S2E14 – Encouragement: The Easiest and Most Effective Parenting Tool You Can Use Every Day

May 17, 2024

In today’s episode, I discuss the importance of encouragement and how it differs from praise when it comes to parenting. Encouragement is all about focusing on your child’s efforts and contributions, rather than giving value-laden words that have opposites, like “good” or “awesome.” When you encourage your child by starting with “you” and acknowledging their perseverance, problem-solving skills, or willingness to take on challenges, you help them develop a healthy self-concept and sense of identity. This empowers them and reduces power struggles, as they feel a measure of control over their circumstances. I encourage you to challenge yourself this week to use encouragement every time your child does something, as they will provide you with plenty of opportunities to do so throughout the day.

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The Power of Encouragement in Parenting: Building Your Child’s Self-Esteem and Reducing Power Struggles

Welcome to the Play Therapy Parenting Podcast, where I, Dr. Brenna Hicks, share insights, awareness, and enlightenment about your parenting and your relationship with your kids. In today’s episode, we’ll be discussing the final of the four pillars and how you can practically apply these pillars at home with your children.

The Difference Between Praise and Encouragement

When it comes to the fourth pillar, encouragement, it’s essential to understand the difference between praise and encouragement. Praise often involves using value-laden words that have opposites, such as “good” (opposite: bad) or “awesome” (opposite: awful). In contrast, encouragement focuses on empowering your child, building their self-esteem, and helping them feel a sense of control over their circumstances.

The Benefits of Encouragement

When you consistently encourage your children, they are less likely to fight for power and control because they know they are being given a measure of power and control through your encouragement. As they reflect on their own efforts and accomplishments, they develop a sense of pride and empowerment, leading to a self-fulfilling prophecy: “I’m proud of myself. I worked hard. I didn’t give up.”

Implementing Encouragement in Your Daily Parenting

To ensure that you are encouraging rather than praising, start your statements with the word “you” followed by the effort they contributed. For example:

“You didn’t give up.”
“You kept trying.”
“You figured it out.”
“You did it.”
“You got it.”
“You have a plan.”
“You know what to do.”

Notice that these statements are not about your opinion, evaluation, or thoughts; they are solely focused on your child and their efforts. Children provide countless opportunities throughout the day for you to encourage them, whether they are learning to ride a bike without training wheels, completing homework despite frustration, doing chores when asked, or running in baseball practice until exhaustion.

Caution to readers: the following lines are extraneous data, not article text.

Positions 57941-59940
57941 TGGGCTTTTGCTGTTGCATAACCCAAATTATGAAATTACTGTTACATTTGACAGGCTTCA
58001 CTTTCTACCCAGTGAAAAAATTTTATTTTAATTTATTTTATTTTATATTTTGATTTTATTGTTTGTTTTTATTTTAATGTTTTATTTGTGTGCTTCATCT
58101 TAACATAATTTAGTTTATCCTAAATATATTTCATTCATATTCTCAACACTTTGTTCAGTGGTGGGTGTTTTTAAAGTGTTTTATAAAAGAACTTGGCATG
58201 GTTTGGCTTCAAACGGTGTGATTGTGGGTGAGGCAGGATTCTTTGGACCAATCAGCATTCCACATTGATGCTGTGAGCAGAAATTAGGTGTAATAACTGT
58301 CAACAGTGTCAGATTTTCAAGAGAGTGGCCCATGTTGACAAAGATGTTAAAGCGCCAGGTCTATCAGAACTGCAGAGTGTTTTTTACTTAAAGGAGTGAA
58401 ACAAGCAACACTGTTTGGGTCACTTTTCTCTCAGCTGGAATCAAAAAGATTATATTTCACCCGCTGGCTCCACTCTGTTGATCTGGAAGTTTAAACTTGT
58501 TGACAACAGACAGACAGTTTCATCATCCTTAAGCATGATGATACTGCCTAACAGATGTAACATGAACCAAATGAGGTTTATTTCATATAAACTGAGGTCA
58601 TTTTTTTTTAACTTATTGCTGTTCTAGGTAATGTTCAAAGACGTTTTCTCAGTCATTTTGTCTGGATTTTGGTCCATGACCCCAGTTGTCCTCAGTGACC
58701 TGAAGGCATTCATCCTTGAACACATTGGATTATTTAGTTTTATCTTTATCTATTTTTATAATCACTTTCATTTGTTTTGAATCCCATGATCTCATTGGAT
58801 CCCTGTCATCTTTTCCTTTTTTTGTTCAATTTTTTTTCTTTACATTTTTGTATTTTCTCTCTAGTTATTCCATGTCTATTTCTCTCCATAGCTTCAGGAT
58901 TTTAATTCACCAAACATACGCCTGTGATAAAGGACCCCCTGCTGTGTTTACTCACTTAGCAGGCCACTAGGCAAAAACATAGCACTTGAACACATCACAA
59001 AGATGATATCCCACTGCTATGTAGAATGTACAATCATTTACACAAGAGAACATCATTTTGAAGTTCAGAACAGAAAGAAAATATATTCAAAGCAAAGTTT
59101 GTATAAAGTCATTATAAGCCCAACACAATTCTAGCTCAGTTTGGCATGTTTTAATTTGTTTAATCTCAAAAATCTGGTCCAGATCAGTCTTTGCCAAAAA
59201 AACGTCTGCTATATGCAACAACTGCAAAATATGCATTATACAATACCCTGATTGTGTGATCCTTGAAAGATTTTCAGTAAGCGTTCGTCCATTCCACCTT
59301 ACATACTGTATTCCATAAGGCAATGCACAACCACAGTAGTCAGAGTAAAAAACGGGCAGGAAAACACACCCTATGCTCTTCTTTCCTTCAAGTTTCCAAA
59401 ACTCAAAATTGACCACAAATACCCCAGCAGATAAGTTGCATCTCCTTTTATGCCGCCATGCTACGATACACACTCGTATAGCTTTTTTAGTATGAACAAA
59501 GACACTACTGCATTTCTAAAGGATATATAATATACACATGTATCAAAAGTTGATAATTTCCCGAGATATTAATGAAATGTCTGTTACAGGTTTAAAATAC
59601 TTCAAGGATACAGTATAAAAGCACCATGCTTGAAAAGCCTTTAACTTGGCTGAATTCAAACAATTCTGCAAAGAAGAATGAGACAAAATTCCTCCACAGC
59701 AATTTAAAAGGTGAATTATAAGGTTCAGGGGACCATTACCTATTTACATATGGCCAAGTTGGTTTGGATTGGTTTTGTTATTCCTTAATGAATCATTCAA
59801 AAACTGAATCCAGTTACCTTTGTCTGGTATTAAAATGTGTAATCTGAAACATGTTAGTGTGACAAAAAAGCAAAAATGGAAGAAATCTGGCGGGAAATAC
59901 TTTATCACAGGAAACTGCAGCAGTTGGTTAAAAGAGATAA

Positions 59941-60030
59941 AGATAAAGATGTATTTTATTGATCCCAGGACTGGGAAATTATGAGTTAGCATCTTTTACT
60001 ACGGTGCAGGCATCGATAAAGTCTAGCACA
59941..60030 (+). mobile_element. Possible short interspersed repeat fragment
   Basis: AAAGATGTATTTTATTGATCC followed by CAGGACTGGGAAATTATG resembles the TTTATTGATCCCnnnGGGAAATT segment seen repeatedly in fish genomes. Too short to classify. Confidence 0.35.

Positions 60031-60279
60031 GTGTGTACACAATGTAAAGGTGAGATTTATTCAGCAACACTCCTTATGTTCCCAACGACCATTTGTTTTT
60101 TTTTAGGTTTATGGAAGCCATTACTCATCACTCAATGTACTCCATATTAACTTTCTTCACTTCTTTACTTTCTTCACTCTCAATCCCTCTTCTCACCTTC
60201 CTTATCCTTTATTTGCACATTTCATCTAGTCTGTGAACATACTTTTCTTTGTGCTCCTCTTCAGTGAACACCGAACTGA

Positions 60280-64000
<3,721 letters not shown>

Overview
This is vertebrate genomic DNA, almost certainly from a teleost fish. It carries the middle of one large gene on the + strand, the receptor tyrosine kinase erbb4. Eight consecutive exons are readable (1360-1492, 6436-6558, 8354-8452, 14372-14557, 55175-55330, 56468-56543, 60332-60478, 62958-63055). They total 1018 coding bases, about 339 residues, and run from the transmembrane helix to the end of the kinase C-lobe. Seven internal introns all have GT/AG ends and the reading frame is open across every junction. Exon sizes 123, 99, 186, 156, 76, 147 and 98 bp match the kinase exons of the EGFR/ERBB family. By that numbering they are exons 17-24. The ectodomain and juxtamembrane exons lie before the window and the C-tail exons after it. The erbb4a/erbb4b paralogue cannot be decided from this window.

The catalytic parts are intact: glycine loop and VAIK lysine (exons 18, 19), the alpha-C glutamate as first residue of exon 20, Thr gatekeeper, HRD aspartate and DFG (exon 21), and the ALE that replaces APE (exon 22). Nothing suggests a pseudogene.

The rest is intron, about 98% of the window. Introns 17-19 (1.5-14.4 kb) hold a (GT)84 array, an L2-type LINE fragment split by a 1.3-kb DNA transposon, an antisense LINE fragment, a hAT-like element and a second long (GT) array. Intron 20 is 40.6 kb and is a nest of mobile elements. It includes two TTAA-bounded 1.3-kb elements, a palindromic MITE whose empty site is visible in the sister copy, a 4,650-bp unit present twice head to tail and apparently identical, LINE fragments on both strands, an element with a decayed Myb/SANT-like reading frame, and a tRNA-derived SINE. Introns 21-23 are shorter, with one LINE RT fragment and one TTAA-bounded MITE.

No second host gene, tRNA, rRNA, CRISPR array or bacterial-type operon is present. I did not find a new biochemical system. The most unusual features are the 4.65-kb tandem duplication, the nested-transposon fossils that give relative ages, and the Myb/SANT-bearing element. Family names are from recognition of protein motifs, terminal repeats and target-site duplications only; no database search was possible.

The Impact of Encouragement on Self-Reflection and Self-Concept

When you use encouragement, you allow your child to self-reflect. Instead of simply hearing that you think they did a good job, they are forced to evaluate themselves: “Did I keep going? Did I persevere? Did I not give up? Did I continue until it was over?” This self-reflection helps develop their self-esteem and self-concept.

A child’s self-concept is developed based on what others communicate to them. By aligning your encouragement with your child’s truth and experience, you help them develop a healthy and accurate self-concept. They internalize messages like:

“I’m a child that doesn’t give up.”
“I’m a child that keeps going until I figure something out.”
“I can problem-solve.”
“I have tenacity.”
“I’m willing to do hard things.”

Encouragement removes your evaluation, expectation, and opinion from the equation, allowing your child to ponder and accept who they truly are.


This week, challenge yourself to encourage your children at every opportunity. Remember, they will provide you with numerous chances to do so throughout the day. By focusing on encouragement, you will help your children develop a healthy sense of identity, self-concept, and an understanding of their capabilities.

If you’re new to the Play Therapy Parenting Podcast, welcome! I encourage you to visit playtherapyparenting.com to sign up for my newsletter, access a video of my birth order workshop, and explore the episode archives for more valuable insights on child-centered play therapy principles and parenting.

Thank you for being a part of the Play Therapy Parenting Podcast family. Keep loving your kids and investing in your parenting – only good will come out of it.

Cochran, N., Nordling, W., & Cochran, J. (2010). Child-Centered Play Therapy (1st ed.). Wiley.
VanFleet, R., Sywulak, A. E., & Sniscak, C. C. (2010). Child-centered play therapy. Guilford Press.
Landreth, G. L. (2002). Play therapy: The art of the relationship (2nd ed.). Brunner-Routledge.
Bratton, S. C., Landreth, G. L., Kellam, T., & Blackard, S. R. (2006). Child parent relationship therapy (CPRT) treatment manual: A 10-session filial therapy model for training parents. Routledge/Taylor & Francis Group.
Benedict, Helen. Themes in Play Therapy. Used with permission to Heartland Play Therapy Institute.

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